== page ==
Perceptions and pragmatics of therapy dog implementation in schools
The benefits of the application of therapy dogs have been well documented. Studies related to therapy dogs have shown success in reducing stress and anxiety, improving behavior and self-esteem, increasing reading scores, promoting socialization and motivation, increasing rates of de-escalation, and helping younger children develop empathy. Common concerns related to the use of therapy dogs have previously been documented. These concerns include child and animal welfare, animal hygiene, zoonotic disease, and fear or cultural differences. Concerns such as these may cause schools to deny the use of therapy dogs in their facilities. The purpose of this qualitative study was to determine what problems have manifested in schools and how they compare to concerns documented by previous studies. Staff in Pennsylvania schools were surveyed to identify what, if any, problems arose during the implementation of therapy dog programs within their districts, and whether staff perceptions changed after implementation. Results from this study can assist school stakeholders in decision-making and policy development related to therapy dog implementation. Despite problems that have manifested, including those specific to K-12 schools, staff perspectives of therapy dogs became more favorable after implementation.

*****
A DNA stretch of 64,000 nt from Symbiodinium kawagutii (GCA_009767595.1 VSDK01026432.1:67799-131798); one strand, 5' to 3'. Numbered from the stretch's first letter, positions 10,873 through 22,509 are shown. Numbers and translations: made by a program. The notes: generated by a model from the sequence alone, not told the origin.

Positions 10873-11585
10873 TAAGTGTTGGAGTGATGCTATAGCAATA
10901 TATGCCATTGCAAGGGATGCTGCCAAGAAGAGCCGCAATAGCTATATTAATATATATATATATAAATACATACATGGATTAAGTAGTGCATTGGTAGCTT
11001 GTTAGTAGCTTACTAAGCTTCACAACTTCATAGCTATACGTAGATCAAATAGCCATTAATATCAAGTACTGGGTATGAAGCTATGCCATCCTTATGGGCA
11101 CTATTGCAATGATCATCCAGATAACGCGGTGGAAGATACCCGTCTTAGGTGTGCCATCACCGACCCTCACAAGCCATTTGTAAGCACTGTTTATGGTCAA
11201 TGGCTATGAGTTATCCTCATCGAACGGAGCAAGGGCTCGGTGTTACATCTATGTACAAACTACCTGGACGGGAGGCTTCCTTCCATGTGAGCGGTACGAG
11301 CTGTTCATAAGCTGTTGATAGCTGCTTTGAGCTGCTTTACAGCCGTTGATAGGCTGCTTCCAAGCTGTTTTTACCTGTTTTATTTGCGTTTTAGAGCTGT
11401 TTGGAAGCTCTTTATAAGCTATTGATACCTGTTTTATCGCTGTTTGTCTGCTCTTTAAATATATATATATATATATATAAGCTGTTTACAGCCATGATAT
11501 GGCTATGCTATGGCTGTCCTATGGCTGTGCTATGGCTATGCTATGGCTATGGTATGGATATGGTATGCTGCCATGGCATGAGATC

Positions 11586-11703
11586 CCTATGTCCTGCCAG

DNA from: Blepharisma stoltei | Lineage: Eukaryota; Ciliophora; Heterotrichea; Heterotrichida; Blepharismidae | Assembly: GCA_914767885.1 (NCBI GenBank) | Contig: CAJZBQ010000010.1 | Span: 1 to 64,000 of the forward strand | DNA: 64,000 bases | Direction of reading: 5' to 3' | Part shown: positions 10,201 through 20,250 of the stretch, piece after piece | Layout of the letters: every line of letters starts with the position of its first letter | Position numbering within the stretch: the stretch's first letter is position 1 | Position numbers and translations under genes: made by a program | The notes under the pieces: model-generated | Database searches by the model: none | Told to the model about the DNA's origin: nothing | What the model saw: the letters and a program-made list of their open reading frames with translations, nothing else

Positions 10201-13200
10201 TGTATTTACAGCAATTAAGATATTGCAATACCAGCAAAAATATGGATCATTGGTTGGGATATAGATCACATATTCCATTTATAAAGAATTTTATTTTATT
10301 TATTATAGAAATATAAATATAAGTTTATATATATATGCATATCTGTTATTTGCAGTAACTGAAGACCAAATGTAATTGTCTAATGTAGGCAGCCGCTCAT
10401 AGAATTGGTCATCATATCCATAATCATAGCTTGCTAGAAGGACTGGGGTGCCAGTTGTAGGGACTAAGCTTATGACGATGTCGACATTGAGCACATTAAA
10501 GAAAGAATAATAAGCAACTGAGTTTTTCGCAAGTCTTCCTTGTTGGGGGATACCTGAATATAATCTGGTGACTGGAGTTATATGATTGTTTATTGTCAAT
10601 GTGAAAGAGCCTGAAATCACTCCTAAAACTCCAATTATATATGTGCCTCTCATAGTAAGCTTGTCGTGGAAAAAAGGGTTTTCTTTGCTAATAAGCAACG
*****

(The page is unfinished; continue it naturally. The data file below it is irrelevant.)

Dr. Robert Isherwood
Dr. Matthew EricksonDr. Chad Kinsey
Slippery Rock University of PennsylvaniaCollege of EducationSpecial Education
Degree of Doctor of Education (Ed. D.)
Psychiatric service dogs in educationAnimals in educationAnimals -- Therapeutic use
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